*Online reference: backinmytime.blogspot.com **Information on the Hawleys was taken from the Uwchlan Historical Commission Archives and online from the Hawley Family Papers, Chester County Historical Society Archives.
|Christian Brothers Automotive||399 W. Uwchlan Avenue||6,807 sq ft building|
|Eagleview Town Center Apartments||Eagleview Town Center||44 unit apartment building|
|Severgn Apartments||Severgn Drive||Preliminary/Final plan for two buildings consisting of 12 units each plus an existing home.|
|Eagleview Lot 58||Lot 58||50,000 sq ft office building.|
|Boas Vision Associates||577 W. Uwchlan Avenue||2,519 sq ft building addition.|
|Reichenbach||205 Pennypacker Road||3 lot subdivision.|
|Hankin Group||405 Eagleview Boulevard||1,350 sq ft building addition.|
|Submitted for Review|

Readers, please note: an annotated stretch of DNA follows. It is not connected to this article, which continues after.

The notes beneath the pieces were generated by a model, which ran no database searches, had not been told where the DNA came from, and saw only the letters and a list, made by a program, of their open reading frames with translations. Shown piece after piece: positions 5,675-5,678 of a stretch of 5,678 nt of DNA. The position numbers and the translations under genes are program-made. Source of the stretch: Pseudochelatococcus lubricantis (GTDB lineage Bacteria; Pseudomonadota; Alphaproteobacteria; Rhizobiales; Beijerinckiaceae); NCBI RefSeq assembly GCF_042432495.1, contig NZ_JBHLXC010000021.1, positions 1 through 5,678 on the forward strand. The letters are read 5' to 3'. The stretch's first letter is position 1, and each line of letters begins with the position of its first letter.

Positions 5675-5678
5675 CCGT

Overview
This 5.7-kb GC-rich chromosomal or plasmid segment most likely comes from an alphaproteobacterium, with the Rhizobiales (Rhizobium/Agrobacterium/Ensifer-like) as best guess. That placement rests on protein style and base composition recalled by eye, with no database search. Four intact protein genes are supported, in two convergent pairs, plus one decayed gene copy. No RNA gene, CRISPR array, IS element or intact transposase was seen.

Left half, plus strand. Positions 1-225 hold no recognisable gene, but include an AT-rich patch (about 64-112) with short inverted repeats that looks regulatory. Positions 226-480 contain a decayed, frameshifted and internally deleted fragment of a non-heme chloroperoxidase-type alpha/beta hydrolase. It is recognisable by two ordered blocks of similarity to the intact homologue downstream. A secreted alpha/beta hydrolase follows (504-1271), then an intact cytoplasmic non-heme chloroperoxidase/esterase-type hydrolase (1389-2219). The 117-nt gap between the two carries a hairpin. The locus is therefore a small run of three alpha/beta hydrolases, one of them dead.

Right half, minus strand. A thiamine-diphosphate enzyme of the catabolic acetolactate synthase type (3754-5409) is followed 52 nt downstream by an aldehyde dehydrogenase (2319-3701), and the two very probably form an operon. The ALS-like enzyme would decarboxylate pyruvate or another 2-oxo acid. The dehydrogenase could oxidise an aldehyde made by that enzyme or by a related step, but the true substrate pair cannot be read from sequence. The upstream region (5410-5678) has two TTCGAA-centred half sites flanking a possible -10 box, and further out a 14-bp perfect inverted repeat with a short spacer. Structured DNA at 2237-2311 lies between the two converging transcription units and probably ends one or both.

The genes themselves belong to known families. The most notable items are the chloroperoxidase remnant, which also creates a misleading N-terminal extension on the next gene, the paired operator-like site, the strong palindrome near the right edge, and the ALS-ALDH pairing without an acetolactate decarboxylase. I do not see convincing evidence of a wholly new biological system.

|Eagleview Town Center II||Eagleview Town Center||Preliminary Land Development Plan proposing 364 Apartments in several buildings, clubhouse and 40,749 sq ft office building|
|Turnpike Interchange||25 N. Pottstown Pike (Former Vanguard property)|
Preliminary/Final Land Development Plan proposing 3 Distribution Warehouses, totaling 1,928,880 sq ft total and outdoor recreation park
|Rossi Property||96 W. Devon Drive||Preliminary land development plan proposing the construction of three retail buildings totaling 87,595 sq ft and one 12,935 sq ft restaurant building.|
|Gray Farm Property||1025 Worthington Road||Preliminary Plan for a proposed 76-lot subdivision.|